There’s no player on the Chicago Fire that gets more scrutiny from fans than Francisco Calvo. The Costa Rican international defender is a lightning rod for controversy. The Fire made some disastrous defensive errors in 2020, and at least some of those are certainly on Calvo.
When the Fire announced Calvo’s contract extension for 2021, some fans called it a huge mistake. When I shot down rumors a couple weeks ago that Calvo was returning to Saprissa, a few people joked on Twitter that it was too bad it wasn’t true.
Is the scrutiny fair? After all, Calvo’s the team’s captain, so criticism comes with the territory. But Fire coach Raphael Wicky says he’s not the only one who deserves blame for mistakes.
“I don’t think it would be fair to talk just about Francisco,” Wicky told Hot Time. “If you analyze our goals, how we gave up our goals, some of them were unlucky, the ball bounces in front of (Gyasi) Zardes, goals like that. But then there were easy mistakes, and that’s why it’s not fair to just talk about Francisco. But I will talk with him about that, and I have talked with him last year about those things.”
Calvo’s not a bad player. He’s respected by his Fire teammates enough to be the team’s captain. His 77 interceptions last season led MLS by a massive margin, 20 more than Columbus’ Harrison Afful. Those interceptions were a big part of the team’s attack, which ranked number one in Expected Goals in the Eastern Conference according to FBRef (although the finishing didn’t come close to matching the xG).
There’s an idea that perhaps Calvo goes looks to go forward too much, leaving gaps in the defense. But, he actually stayed at home a lot more in 2020 than he did playing alongside Bastian Schweinsteiger the season before. In the 23 games he played for the Fire in 2019, Calvo racked up three goals, two assists, and 32 shots, with six of those on target. In 22 games last season, he scored once and assisted twice, with 16 shots and three on target.
When compared to his fellow MLS centerbacks per 90 minutes, FBRef rates Calvo as above average in most statistical categories. He ranks high on tackles (2.03 per 90), comes in solidly on blocks (1.79 per 90) and clearances (also, strangely 1.79 per 90), and does quite well at progressive passes and progressive carries. His passing completion percentage of 81.1% is below average, but that’s perhaps because he attempts more aggressive passes than his counterparts. Statistically, he’s well above average for an MLS centerback.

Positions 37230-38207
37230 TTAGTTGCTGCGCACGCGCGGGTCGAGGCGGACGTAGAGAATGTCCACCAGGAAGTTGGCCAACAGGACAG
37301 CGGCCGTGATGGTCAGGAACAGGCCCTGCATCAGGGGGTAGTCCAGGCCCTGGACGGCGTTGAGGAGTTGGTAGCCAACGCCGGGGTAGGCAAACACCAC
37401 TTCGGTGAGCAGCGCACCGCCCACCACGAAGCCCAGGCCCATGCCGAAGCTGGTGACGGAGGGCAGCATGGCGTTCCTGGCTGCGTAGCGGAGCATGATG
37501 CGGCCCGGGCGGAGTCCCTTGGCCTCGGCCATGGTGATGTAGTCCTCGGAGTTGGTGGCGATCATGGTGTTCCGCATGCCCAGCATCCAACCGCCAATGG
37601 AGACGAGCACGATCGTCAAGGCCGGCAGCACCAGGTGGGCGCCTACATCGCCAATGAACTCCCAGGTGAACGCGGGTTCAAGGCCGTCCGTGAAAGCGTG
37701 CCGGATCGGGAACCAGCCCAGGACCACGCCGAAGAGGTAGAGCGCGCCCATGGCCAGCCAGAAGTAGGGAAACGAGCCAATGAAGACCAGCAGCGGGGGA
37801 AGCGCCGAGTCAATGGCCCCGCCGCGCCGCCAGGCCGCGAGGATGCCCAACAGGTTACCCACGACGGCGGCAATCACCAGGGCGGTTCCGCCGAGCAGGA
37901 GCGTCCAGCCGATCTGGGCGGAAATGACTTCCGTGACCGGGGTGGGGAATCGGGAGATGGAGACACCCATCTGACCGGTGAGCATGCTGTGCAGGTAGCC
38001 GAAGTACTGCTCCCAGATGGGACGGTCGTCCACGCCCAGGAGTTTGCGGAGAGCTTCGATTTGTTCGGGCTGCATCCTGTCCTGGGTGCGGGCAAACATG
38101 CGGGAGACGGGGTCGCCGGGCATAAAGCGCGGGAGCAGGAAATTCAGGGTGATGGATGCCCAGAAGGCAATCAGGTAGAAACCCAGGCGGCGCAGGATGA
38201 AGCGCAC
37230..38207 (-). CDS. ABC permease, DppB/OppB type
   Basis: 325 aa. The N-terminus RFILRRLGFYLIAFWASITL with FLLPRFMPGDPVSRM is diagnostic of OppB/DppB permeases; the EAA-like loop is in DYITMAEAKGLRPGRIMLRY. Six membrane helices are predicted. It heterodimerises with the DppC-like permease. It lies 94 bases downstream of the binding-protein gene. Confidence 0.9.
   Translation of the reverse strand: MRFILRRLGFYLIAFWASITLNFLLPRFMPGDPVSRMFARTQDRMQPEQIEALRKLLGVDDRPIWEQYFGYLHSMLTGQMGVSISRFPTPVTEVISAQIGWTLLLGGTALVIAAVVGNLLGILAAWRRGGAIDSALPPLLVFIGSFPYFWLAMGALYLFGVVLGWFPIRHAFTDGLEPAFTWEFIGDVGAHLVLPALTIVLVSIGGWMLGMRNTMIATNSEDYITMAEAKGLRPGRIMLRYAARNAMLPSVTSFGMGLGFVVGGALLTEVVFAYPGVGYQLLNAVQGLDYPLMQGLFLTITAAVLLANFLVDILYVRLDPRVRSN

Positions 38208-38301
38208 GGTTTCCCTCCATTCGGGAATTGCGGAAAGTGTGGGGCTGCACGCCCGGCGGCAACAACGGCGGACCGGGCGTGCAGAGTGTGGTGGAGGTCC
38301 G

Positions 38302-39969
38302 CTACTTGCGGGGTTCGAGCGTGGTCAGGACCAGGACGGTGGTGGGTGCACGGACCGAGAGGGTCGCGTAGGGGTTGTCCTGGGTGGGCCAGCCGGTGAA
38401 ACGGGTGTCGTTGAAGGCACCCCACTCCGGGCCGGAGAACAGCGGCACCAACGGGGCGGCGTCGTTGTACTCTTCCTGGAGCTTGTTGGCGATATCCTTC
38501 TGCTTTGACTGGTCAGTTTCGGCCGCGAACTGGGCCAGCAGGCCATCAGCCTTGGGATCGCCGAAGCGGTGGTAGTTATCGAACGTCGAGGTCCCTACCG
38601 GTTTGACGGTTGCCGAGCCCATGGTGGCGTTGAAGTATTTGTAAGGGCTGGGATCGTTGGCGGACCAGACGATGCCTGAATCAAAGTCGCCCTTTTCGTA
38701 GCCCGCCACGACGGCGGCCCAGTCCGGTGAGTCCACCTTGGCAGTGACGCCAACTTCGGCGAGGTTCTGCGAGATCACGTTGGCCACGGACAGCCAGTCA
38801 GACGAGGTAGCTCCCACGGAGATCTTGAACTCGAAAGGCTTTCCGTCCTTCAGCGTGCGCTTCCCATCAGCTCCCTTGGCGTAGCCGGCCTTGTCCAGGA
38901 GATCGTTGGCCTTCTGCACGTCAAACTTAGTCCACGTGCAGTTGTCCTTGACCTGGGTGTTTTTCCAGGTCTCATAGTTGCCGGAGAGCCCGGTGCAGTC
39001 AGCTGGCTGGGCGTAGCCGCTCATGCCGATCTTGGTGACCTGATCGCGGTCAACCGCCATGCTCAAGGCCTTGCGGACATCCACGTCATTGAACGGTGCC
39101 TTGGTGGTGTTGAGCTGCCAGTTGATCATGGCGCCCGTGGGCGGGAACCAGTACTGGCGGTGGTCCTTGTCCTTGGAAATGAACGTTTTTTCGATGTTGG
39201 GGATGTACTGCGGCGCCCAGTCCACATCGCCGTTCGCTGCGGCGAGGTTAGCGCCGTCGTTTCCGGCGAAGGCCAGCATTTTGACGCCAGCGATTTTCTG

But, his defensive lapses remained a problem in 2020. In March, Adam Buksa was able to run right past him to score for the New England Revolution in a 1-1 draw. On the goal, Calvo was badly caught ball watching.
And at the MLS is Back tournament, with a spot in the knockout stage on the line, Vancouver was able to quickly split the Fire’s defense twice after a lengthy weather delay. In the first goal, Ali Adnan slid a ball straight through to Yordy Reyna, while Boris Sekulic and Mauricio Pineda watched. The second goal six minutes later saw Cristian Dajome run right by Calvo and Miguel Navarro as they both looked on. Same scene, different players.
All four Fire defenders on the field made terrible mistakes on the two goals. But Pineda, Sekulic and Navarro didn’t get nearly the hate on Twitter that Calvo did. He’s a bit like a Bears quarterback in that sense, fans tend to seize on his mistakes more than others. They fit the narrative. But as captain, more should be expected of him.
“I think it’s a lot of concentration for every player, for 90 minutes,” Wicky said. “Mistakes are possible in those key moments, and that’s not just Francisco, that’s everyone. That’s set pieces, that’s easy mistakes. Mistakes when we have the ball, when we lose the ball. That’s not only Francisco. That counts for everyone.”
The Fire missed the playoffs by a point, meaning any of those mistakes could have been the one that kept them out of the postseason. The reality is, all of them did. Wicky preached all last year about the need to fix mental defensive mistakes and improve poor finishing.
“How can we do less mistakes?” Wicky asked. “How can we be more concentrated and focused over 90 minutes, over 95 minutes to win these games? That’s a point we want to work on, and have to work on, with every single individual.”
These issues must be resolved in 2021, if the Fire want to have any success this season. That’s on everyone, but as captain, it starts with Calvo.